QRSI 2016 Instructor Bios

Kathy Charmaz

Kathy Charmaz is Professor of Sociology and Director of the Faculty Writing Program at Sonoma State University. In the latter position, she leads seminars for faculty to help them complete their research and scholarly writing. She has written, co-authored, or co-edited fourteen books including two award-winning books, Constructing Grounded Theory: A Practical Guide Through Qualitative Analysis and Good Days, Bad Days: The Self in Chronic Illness and Time.  The considerably expanded second edition of Constructing Grounded Theory recently appeared as did a co-edited Sage Publications four-volume set, Grounded Theory and Situational Analysis with senior editor, Adele Clarke. Her co-edited volume with senior editor Antony Bryant, The Sage Handbook of Grounded Theory, appeared in 2007. Professor Charmaz is a co-author of two multi-authored methodology books, Five Ways of Doing Qualitative Analysis: Phenomenological Psychology, Grounded Theory, Discourse Analysis, Narrative Research, and Intuitive Inquiry, which came out in 2011 with Guilford, and Developing Grounded Theory: The Second Generation, a 2009 publication with Left Coast Press.  She has also published numerous articles and chapters on the experience of chronic illness, the social psychology of suffering, writing for publication, and grounded theory and qualitative research. Professor Charmaz has served as President of the Pacific Sociological Association, President and Vice-President of the Society for the Study of Symbolic Interaction, Vice-President of Alpha Kappa Delta, the international honorary for sociology, editor of Symbolic Interaction, and Chair of the Medical Sociology Section of the American Sociological Association. She has received the Feminist Mentors Award and the George Herbert Mead award for lifetime achievement from the Society for the Study of Symbolic Interaction. She lectures and leads workshops on grounded theory, qualitative methods, medical sociology, and symbolic interactionism around the globe.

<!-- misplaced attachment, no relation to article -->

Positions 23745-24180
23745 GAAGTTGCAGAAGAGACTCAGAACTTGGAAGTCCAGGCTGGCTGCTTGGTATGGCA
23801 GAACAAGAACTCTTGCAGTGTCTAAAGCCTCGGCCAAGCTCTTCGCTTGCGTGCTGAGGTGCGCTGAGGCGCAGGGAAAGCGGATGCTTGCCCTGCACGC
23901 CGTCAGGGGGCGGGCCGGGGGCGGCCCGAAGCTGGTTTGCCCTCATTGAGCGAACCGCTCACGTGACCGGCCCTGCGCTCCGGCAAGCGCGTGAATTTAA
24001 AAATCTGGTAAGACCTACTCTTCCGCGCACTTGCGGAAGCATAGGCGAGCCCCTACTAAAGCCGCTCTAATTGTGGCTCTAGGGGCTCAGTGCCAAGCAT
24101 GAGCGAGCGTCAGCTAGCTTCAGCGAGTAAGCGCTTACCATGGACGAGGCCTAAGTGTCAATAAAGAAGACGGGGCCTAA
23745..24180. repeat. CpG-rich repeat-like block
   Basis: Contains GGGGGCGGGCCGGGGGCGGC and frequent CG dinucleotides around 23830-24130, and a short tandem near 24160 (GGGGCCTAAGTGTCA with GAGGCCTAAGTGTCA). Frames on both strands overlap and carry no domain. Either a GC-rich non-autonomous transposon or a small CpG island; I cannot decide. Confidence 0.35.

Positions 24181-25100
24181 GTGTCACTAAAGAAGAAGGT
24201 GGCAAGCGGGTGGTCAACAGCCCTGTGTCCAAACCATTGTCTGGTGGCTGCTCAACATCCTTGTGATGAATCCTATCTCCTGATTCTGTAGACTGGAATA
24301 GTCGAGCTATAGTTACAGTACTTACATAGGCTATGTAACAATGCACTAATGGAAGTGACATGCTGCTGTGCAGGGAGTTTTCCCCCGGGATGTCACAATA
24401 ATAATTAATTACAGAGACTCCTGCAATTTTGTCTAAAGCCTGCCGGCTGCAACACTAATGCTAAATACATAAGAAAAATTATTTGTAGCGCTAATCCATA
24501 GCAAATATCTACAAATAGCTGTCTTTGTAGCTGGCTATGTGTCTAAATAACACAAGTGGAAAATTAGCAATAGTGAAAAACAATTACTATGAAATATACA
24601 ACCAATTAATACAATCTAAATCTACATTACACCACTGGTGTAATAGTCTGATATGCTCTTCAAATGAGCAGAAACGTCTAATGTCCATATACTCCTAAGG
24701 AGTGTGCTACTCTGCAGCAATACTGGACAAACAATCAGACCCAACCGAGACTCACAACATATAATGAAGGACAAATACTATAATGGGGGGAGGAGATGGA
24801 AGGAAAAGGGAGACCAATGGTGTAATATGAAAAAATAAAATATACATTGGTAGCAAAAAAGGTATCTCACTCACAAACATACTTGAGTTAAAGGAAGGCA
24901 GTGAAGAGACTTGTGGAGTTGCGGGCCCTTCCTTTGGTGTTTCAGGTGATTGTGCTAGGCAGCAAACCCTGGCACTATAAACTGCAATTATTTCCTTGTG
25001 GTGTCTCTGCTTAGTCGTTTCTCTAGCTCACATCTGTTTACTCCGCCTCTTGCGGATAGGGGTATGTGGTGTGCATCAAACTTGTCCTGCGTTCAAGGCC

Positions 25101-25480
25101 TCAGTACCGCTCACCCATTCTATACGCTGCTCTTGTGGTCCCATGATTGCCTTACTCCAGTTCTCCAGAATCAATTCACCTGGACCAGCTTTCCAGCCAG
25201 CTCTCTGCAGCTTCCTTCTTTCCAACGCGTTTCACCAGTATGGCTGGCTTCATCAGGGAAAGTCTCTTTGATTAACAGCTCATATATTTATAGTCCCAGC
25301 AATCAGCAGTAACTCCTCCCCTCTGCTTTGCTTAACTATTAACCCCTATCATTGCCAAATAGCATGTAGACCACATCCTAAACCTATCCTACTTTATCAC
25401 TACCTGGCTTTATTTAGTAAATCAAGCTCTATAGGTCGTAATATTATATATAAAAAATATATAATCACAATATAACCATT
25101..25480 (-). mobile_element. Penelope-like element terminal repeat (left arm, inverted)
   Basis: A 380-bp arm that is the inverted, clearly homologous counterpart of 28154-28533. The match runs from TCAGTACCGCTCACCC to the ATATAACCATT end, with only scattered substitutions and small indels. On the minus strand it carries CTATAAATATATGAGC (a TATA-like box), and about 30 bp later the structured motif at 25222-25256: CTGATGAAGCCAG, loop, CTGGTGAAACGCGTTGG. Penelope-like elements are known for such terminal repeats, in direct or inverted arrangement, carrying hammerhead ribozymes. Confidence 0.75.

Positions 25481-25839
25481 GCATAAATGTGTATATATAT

Alison Hamilton

Alison B. Hamilton, Ph.D., M.P.H., an Associate Research Anthropologist in the UCLA Department of Psychiatry and Biobehavioral Sciences, received her Ph.D. in medical and psychological anthropology from UCLA in 2002, and her M.P.H. in Community Health Sciences from UCLA in 2009.

Dr. Hamilton is the Director of the VA-funded EMPOWER (Enhancing Mental and Physical Health of Women through Engagement and Retention) Quality Enhancement Research Initiative (QUERI), focused on improving women Veterans’ health and health care through implementation science. She is a Research Health Scientist and Director of the Qualitative Methods Group at the VA Health Services Research and Development (HSR&D) Center for the Study of Healthcare Innovation, Implementation and Policy, specializing in women Veterans’ health, mental health services research, and implementation science. She was a fellow in the inaugural cohort of the NIMH/VA Implementation Research Institute and she serves on the editorial boards of Implementation Science and Women’s Health Issues. She currently leads two HSR&D-funded women’s health studies, including a four-year mixed methods study of women Veterans’ attrition from VA healthcare use and a multisite study of improving multilevel stakeholder engagement in women’s health services research.